Genetic admixture, relatedness, and structure patterns among Mexican populations revealed by the Y-chromosome

Authors

  • H. Rangel-Villalobos,

    Corresponding author
    1. Centro de Investigación en Genética Molecular, Centro Universitario de la Ciénega, Universidad de Guadalajara (CUCiénega-UdeG), CP 47810, Ocotlán, Jalisco, México
    • Centro de Investigación en Genética Molecular, Centro Universitario de la Ciénega (CUCI-UdeG), Avenida Universidad No. 1115, Col. Paso Blanco, CP 47810, Ocotlán, Jalisco, Mexico
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  • J.F. Muñoz-Valle,

    1. Instituto de Enfermedades Reumáticas y del Sistema Músculo-Esquelético, Centro Universitario de Ciencias de la Salud (CUCS-UdeG), Universidad de Guadalajara, CP 44800, Jalisco, México
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  • A. González-Martín,

    1. Departamento de Zoología y Antropología Física, Universidad Complutense de Madrid (UCM), 28040, Madrid, España
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  • A. Gorostiza,

    1. Departamento de Zoología y Antropología Física, Universidad Complutense de Madrid (UCM), 28040, Madrid, España
    2. Laboratorio de Genética Molecular, Escuela Nacional de Antropología e Historia (ENAH), CP 14030, México, DF
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  • M.T. Magaña,

    1. División de Genética, Centro de Investigación Biomédica de Occidente (CIBO-IMSS), CP 44800, Guadalajara, Jalisco, México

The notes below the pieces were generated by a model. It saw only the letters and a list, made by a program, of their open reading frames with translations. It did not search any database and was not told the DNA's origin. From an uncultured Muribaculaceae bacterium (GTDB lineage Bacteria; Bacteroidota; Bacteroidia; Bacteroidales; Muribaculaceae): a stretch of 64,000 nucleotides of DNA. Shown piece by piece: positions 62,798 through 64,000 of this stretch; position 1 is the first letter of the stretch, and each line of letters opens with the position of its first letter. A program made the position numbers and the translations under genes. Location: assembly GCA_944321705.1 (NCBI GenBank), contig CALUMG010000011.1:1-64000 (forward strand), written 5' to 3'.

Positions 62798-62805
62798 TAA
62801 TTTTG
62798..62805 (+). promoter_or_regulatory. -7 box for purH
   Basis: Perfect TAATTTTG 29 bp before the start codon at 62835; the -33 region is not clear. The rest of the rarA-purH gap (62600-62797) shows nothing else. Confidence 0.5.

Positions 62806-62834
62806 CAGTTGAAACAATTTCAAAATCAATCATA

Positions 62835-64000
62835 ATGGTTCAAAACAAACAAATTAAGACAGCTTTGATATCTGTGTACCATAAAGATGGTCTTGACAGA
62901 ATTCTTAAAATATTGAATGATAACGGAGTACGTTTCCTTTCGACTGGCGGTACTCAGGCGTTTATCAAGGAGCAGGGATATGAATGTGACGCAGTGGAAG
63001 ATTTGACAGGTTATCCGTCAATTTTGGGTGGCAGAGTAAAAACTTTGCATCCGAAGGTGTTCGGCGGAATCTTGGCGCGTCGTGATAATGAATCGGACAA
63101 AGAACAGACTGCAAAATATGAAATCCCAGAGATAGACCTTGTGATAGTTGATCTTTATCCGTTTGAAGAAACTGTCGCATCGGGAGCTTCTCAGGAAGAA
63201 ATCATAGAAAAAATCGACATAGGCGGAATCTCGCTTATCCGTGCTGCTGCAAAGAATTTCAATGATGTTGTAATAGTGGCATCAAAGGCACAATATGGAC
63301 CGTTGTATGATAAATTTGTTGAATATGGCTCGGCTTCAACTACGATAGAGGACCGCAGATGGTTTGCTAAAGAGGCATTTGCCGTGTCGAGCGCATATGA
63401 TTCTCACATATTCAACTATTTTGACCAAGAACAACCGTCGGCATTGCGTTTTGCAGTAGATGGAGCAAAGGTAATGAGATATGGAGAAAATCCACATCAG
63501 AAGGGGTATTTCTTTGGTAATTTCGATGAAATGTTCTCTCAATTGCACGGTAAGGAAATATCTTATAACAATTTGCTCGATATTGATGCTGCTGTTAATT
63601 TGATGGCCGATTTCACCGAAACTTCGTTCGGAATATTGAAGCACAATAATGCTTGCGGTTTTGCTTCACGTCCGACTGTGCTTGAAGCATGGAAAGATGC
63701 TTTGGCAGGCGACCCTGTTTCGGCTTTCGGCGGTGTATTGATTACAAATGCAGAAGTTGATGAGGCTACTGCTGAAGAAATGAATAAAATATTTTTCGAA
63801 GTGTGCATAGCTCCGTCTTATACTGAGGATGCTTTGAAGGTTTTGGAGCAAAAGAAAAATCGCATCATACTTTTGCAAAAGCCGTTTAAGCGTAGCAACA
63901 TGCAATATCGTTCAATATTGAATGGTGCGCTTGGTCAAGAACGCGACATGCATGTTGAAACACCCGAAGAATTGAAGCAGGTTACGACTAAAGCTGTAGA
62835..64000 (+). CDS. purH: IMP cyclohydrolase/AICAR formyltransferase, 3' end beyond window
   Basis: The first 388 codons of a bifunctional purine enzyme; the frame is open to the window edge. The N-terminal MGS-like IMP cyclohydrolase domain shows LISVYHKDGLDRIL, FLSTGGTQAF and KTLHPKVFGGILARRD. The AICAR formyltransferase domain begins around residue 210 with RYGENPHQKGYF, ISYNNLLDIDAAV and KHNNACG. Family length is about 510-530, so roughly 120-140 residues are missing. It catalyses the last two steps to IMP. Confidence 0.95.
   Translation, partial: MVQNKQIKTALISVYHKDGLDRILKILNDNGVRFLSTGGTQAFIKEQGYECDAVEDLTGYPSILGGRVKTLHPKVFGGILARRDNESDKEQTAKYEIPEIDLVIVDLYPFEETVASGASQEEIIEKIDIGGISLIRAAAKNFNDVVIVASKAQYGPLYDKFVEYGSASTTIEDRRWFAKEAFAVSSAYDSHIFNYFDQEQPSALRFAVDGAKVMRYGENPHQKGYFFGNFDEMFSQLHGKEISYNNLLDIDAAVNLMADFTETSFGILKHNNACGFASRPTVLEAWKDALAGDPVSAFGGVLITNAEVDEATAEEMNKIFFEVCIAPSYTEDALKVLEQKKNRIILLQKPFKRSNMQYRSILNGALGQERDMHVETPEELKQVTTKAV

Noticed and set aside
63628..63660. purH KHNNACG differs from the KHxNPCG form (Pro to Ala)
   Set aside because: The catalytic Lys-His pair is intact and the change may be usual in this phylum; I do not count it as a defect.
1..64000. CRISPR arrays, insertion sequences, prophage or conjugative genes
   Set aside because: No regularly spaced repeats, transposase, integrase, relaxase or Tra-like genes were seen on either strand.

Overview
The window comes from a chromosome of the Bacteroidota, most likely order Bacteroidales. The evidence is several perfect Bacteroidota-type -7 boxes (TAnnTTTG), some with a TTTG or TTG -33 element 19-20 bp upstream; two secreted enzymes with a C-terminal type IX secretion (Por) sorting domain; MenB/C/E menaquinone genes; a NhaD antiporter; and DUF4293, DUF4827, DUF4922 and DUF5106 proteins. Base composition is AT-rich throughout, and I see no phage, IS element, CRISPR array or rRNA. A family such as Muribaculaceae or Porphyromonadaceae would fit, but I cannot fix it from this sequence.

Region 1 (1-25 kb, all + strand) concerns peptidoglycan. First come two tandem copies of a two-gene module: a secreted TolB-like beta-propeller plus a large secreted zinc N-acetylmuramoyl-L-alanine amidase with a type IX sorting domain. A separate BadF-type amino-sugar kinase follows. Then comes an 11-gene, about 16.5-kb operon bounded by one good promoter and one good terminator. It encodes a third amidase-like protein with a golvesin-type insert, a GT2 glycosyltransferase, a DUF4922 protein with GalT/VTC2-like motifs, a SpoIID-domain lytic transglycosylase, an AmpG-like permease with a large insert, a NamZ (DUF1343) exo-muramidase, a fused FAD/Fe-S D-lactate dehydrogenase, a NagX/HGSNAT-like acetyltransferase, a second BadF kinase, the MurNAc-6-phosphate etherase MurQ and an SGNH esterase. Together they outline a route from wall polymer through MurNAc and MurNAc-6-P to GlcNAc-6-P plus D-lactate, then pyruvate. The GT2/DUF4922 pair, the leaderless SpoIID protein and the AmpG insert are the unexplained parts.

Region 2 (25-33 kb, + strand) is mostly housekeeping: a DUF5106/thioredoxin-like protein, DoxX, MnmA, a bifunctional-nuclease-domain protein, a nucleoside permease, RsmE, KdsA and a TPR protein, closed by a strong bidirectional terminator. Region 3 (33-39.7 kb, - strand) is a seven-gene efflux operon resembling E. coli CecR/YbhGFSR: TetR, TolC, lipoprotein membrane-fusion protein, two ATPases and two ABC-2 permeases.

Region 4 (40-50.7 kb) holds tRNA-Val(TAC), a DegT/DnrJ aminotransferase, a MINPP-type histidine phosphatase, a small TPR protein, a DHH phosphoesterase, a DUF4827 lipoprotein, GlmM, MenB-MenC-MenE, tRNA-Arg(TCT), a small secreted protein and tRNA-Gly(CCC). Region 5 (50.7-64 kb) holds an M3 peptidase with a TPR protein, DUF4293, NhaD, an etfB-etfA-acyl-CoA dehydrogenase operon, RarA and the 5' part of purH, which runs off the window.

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  • L.A. Páez-Riberos

    1. Centro de Investigación en Genética Molecular, Centro Universitario de la Ciénega, Universidad de Guadalajara (CUCiénega-UdeG), CP 47810, Ocotlán, Jalisco, México
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Abstract

Y-linked markers are suitable loci to analyze genetic diversity of human populations, offering knowledge of medical, forensic, and anthropological interest. In a population sample of 206 Mestizo males from western Mexico, we analyzed two binary loci (M3 and YAP) and six Y-STRs, adding to the analysis data of Mexican Mestizos and Amerindians, and relevant worldwide populations. The paternal ancestry estimated in western Mexican-Mestizos was mainly European (60–64%), followed by Amerindian (25–21%), and African (∼15%). Significant genetic heterogeneity was established between Mestizos from western (Jalisco State) and northern Mexico (Chihuahua State) compared with Mexicans from the center of the Mexican Republic (Mexico City), this attributable to higher European ancestry in western and northern than in central and southeast populations, where higher Amerindian ancestry was inferred. This genetic structure has important implications for medical and forensic purposes. Two different Pre-Hispanic evolutionary processes were evident. In Mesoamerican region, populations presented higher migration rate (Nm = 24.76), promoting genetic homogeneity. Conversely, isolated groups from the mountains and canyons of the Western and Northern Sierra Madre (Huichols and Tarahumaras, respectively) presented a lower migration rate (Nm = 10.27) and stronger genetic differentiation processes (founder effect and/or genetic drift), constituting a Pre-Hispanic population substructure. Additionally, Tarahumaras presented a higher frequency of Y-chromosomes without Q3 that was explained by paternal European admixture (15%) and, more interestingly, by a distinctive Native-American ancestry. In Purepechas, a special admixture process involving preferential integration of non-Purepecha women in their communities could explain contrary genetic evidences (autosomal vs. Y-chromosome) for this tribe. Am J Phys Anthropol, 2008. © 2007 Wiley-Liss, Inc.

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